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NHS staff working in Gloucestershire say they would be "really worried" to have treatment in the hospitals they work at, one whistleblower has claimed.
More than two dozen hospital workers have signed a letter hitting out at "unsustainable" working conditions and poor patient safety at Gloucestershire Hospitals NHS Foundation Trust.
A spokesperson for the trust has said they are facing "unprecedented times" and are doing everything they can to help colleagues and patients.
In the letter - which they say is a "vote of no confidence" in the trust's management - they list what they describe as multiple systemic failures happening in the A&E departments at Gloucestershire Royal and Cheltenham General hospitals.
One whistleblower who works for the trust - whose identity is being protected - told ITV News she is at "breaking point". She said she feels "embarrassed" and "ashamed" by the lack of patient safety.
She spoke of how her colleagues finish shifts in floods of tears, claiming the NHS Trust is “failing the community it serves”.
"Some managers have told staff to stop reporting patient safety issues"
“I’m just ashamed and embarrassed by what is considered acceptable or normal as far as the general level of care and patient safety goes," she told ITV News West Country.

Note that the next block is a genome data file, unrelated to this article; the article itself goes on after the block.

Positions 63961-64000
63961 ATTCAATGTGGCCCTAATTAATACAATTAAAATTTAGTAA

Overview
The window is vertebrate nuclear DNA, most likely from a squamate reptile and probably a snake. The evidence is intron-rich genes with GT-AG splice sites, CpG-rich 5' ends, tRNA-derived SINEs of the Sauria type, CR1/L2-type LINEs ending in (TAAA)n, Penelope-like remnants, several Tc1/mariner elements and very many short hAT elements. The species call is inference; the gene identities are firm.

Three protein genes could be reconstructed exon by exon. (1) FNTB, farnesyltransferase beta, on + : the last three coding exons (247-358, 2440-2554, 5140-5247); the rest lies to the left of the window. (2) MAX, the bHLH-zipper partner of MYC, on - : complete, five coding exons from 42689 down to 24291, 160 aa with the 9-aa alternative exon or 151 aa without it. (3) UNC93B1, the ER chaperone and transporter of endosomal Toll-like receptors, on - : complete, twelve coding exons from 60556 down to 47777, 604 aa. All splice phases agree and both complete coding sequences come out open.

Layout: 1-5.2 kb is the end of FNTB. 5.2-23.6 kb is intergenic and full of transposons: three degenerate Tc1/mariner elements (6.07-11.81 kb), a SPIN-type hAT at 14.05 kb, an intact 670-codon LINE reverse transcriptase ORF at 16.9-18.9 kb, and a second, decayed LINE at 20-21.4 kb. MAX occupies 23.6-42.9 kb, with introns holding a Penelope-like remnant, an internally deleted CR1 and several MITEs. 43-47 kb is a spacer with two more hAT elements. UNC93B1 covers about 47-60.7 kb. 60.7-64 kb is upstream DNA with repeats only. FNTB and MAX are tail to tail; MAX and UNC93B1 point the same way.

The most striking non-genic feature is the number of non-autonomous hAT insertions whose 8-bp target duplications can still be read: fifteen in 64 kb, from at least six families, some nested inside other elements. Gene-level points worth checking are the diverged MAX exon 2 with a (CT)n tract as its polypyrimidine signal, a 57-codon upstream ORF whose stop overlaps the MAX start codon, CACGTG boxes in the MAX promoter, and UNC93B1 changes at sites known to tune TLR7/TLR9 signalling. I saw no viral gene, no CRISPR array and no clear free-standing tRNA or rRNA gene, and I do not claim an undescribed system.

“Many of my colleagues have said they would be really worried if they needed treatment or care from the trust they actually work for, I’ve said it myself.
“I can’t tell you how many times I’ve had to comfort a colleague who has finished the shift in floods of tears, whether out of frustration at the way things are being organised, or just out of sadness because they know a patient didn’t get the treatment or the level of care they really needed. Personally, I'm at breaking point”, she said.
She said staff are "lucky" if they get time to go to the toilet or grab a drink during a 12-hour shift.
“People rarely leave on time and if it wasn’t for the remaining staff pulling extra shifts and plugging the gaping holes on the rota, the department simply wouldn’t function at all.”
She claimed one of the reasons staff have decided to take a stand is because some of them have been told not to report the issues.
"Some managers have told staff to stop reporting patient safety issues. They’ve been told it isn’t helpful," she said.
She added: "If the letter is not a vote of no confidence in the trust's senior management, then I don't know what is!"
The letter - signed by 27 staff members - states “the duty of care owed to patients is being severely compromised by systemic failures”. It also says medical and nursing staff shortages are a “major concern”.
The letter says an "increasing number of critical failures" and "near misses" are indicative of a "broken system".
"Staff are concerned about the competence of the trust's managers and the trust's commitment to maintaining minimum standards of care," it adds.
The letter concludes: "Unless the Senior Management culture of failing to listen changes, patient care will suffer and and staff will continue to leave this failing service".
In response Professor Steve Hams, the Director of Quality and Chief Nurse at Gloucestershire Hospitals NHS Foundation Trust told ITV News: "I recognise all of the concerns raised by our colleagues in the letter and we are facing the most unprecedented time around urgent and emergency care.
"It has been incredibly difficult for all of our colleagues and we're working together across Gloucestershire in terms of health and social care to try and put some of those things right."